Panamá Viejo (Old Panama)

Greetings and salutations,

Welcome back to another installment from our recent travels to Panama. This week, I’ll take you to Panamá Viejo or “old Panama” where it all began so so so many years ago. We started the day at our AirBnB when we made our very first call ever for an Uber. I had downloaded the app to my phone a while back but never really had the occasion to use it, I now wonder why because it’s easy (after you get the hang of it), safer, and less expensive than a taxi at least in Panama City. We were counseled to use Uber or Lyft whenever we could since many of the taxis are notoriously dirty and often take advantage of tourists. Our ride arrived very quickly in a relatively new clean vehicle after we sent the signal and without delay deposited us at the entrance to Panamá Viejo located a few miles away from our apartment.

When we pulled up there was a group of World Youth Day pilgrims having their photo taken. They were from Columbia with the yellow, blue and red flag; Chile with the red, white and blue with the white star; and Paraguay with the red, white, and blue horizontal strips and the emblem in the middle. Most of the groups in town carried flags to identify their homeland. We saw and talked to a couple of groups from the US identified by the flag they were carrying.Panama Viejo-1025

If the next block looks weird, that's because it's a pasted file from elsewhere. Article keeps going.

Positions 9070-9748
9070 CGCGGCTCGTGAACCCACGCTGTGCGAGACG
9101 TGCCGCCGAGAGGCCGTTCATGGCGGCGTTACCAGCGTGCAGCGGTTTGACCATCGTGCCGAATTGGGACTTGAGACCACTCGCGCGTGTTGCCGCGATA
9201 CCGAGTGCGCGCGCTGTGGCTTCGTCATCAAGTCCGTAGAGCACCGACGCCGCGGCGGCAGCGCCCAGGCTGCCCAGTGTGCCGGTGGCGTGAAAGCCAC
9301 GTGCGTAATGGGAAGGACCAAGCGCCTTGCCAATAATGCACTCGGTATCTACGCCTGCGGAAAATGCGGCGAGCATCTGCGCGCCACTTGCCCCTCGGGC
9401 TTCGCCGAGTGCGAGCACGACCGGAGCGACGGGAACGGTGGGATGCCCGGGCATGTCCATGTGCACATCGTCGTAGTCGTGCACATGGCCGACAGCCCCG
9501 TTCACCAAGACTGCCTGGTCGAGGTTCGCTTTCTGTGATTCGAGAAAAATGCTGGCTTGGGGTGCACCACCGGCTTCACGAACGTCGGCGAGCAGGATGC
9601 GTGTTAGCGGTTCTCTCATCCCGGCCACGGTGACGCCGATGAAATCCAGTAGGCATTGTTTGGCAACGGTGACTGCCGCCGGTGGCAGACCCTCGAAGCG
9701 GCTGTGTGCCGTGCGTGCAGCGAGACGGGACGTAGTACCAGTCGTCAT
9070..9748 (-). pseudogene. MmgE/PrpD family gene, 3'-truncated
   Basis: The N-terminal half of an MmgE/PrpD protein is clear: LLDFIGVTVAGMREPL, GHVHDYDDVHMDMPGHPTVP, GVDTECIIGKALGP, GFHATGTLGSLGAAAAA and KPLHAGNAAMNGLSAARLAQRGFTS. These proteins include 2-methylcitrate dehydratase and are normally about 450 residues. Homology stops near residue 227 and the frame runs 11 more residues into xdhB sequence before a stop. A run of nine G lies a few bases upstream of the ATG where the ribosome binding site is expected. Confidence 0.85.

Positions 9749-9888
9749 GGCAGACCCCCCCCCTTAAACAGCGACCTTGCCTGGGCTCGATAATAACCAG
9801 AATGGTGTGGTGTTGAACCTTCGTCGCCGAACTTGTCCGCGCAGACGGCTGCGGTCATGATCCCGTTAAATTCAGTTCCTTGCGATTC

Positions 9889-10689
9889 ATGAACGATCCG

After purchasing our entrance tickets to this UNSECO World Heritage Site, we toured the grounds and the very well done modern museum. Several of the photos below describe some of the history of both the colonization of Panama and the building and eventual destruction of Panamá Viejo.

Prior to the arrival of the Spaniards, indigenous peoples lived for thousands of years in the area that would become Panamá Viejo. The city founded in 1519, is considered the oldest European settlement on the Pacific Ocean. Over the next 150 years or so, Panamá Viejo became the conduit for the very profitable gold and silver trade as well as the seat of government for much of Central America.IMG_4461Panama Viejo-1041Panama Viejo-1042Panama Viejo-1043IMG_4464Panama Viejo-1049Panama Viejo-1050

The Spaniards were not only interested in the riches they could extract from the ground, they were intent on converting the indigenous people to Catholicism. This was often done by force but gradually the indigenous peoples relented and became Catholics. Today about 85% of modern day Panamanians belong to the Catholic Church.IMG_4466Panama Viejo-1051Panama Viejo-1052